In the Netherlands, interventions have been developed and implemented to increase the uptake and correct use of efficacious preventive measures by community-level (amateur) athletes, with the overall goal to prevent sports injuries. These interventions include both primary and secondary sports injury prevention with the focus on individual athletes, trainers/coaches, sport clubs, and referees, within various field-based sport settings. Process and effect evaluations of these interventions provide insight into what works in real-world sport settings. The overall aim of the project is to gain insight into the effectiveness of various intervention strategies to promote the large-scale implementation of effective preventive interventions in real-world sports settings and optimize future implementation efforts.
Head injuries are common in skiing and snowboarding with possible serious consequences, including long-term and serious disabilities, and death. Despite this knowledge and recommendations to wear a helmet, actual helmet use remains low. We developed and evaluated the effects of a nationwide campaign that focused on behavioural change as a key factor for its success to increase helmet use in Dutch skiers and snowboarders.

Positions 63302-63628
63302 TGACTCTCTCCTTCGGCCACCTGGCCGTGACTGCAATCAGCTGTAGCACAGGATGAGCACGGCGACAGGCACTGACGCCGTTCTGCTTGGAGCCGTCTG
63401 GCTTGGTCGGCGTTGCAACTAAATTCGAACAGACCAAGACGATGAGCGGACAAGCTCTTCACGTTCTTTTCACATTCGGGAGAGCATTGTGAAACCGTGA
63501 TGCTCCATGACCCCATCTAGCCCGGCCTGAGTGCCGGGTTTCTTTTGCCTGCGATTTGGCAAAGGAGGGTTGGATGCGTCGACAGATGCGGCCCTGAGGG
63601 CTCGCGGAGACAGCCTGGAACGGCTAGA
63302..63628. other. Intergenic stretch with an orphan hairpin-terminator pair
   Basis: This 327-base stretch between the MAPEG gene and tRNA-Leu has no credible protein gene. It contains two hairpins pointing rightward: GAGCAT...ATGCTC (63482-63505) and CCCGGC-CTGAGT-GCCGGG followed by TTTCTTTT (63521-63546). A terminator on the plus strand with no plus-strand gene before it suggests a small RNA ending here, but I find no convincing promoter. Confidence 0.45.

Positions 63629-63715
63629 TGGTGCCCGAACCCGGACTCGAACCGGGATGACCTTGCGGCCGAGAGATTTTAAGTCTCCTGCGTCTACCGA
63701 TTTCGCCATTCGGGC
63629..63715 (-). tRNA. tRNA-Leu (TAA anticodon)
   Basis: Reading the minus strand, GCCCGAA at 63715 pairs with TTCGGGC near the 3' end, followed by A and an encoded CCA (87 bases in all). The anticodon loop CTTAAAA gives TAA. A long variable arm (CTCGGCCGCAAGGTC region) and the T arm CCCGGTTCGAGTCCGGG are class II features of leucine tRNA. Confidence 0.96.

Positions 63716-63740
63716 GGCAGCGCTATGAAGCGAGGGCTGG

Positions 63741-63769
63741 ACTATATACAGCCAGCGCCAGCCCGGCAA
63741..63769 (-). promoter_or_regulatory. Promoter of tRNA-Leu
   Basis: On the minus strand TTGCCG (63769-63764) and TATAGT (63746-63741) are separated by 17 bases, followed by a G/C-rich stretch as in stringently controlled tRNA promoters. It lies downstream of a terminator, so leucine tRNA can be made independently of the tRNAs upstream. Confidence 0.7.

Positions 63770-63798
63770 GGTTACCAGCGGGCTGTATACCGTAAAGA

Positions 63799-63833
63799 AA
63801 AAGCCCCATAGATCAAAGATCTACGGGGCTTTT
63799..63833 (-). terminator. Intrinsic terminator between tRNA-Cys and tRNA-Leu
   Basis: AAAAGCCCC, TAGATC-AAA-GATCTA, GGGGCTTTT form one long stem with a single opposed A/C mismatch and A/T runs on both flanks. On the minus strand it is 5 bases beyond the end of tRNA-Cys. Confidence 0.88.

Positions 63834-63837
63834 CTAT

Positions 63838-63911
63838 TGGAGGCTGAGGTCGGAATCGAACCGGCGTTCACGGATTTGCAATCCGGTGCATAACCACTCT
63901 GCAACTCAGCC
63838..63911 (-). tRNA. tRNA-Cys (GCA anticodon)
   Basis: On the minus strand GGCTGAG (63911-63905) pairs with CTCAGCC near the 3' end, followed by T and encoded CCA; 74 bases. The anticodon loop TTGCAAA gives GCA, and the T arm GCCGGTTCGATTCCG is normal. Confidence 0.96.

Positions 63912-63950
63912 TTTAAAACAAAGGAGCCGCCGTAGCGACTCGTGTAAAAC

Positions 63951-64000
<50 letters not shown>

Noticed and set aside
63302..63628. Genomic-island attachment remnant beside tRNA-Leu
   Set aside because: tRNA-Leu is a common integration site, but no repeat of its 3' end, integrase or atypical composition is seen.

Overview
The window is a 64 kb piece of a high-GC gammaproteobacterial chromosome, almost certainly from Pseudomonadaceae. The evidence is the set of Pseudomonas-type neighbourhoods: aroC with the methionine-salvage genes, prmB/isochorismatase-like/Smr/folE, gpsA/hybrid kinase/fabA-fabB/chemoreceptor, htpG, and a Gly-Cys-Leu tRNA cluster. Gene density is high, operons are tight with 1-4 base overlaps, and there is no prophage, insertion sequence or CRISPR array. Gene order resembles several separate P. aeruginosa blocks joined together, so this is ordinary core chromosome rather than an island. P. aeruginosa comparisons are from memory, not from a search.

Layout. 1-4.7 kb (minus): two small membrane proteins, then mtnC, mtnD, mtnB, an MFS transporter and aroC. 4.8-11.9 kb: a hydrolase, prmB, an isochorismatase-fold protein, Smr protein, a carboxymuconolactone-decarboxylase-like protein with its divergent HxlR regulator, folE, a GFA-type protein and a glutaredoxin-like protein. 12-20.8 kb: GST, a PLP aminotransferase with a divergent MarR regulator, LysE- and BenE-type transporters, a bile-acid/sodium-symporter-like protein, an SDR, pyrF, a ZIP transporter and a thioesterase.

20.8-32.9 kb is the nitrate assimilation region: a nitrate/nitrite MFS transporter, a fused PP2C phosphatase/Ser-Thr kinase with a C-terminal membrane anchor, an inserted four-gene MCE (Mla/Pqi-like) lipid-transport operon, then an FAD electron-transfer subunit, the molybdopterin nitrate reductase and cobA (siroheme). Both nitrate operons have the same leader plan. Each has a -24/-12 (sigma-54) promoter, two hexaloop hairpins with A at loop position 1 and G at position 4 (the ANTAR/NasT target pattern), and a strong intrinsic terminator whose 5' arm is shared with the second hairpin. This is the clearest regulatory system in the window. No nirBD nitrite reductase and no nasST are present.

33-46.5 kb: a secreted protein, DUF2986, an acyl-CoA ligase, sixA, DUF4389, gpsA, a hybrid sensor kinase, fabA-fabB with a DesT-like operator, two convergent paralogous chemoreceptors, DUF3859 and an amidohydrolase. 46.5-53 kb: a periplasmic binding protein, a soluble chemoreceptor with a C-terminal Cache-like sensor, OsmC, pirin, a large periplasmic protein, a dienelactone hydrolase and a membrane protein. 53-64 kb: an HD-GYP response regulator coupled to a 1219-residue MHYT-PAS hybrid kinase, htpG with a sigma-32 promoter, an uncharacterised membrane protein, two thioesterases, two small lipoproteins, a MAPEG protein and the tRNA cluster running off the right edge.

On September 19th Ingrid Vriend will defend her PhD thesis entitled "Preventing sport injuries. From evidence to practice". The full PhD thesis can be downloaded as a pdf here soon, in the meantime you may have a look at the extensive summary below to get an idea of her work on translating injury prevention evidence to practice.
Rounding upon her PhD thesis, Ingrid Vriend just got a positive reply form Sports Medicine on her review that summarises the target level of published sports injury prevention studies. The aim of this review was to identify and categorise intervention strategies for the prevention of acute sport injuries evaluated in the scientific literature, applying the Haddon matrix, and identify potential knowledge gaps.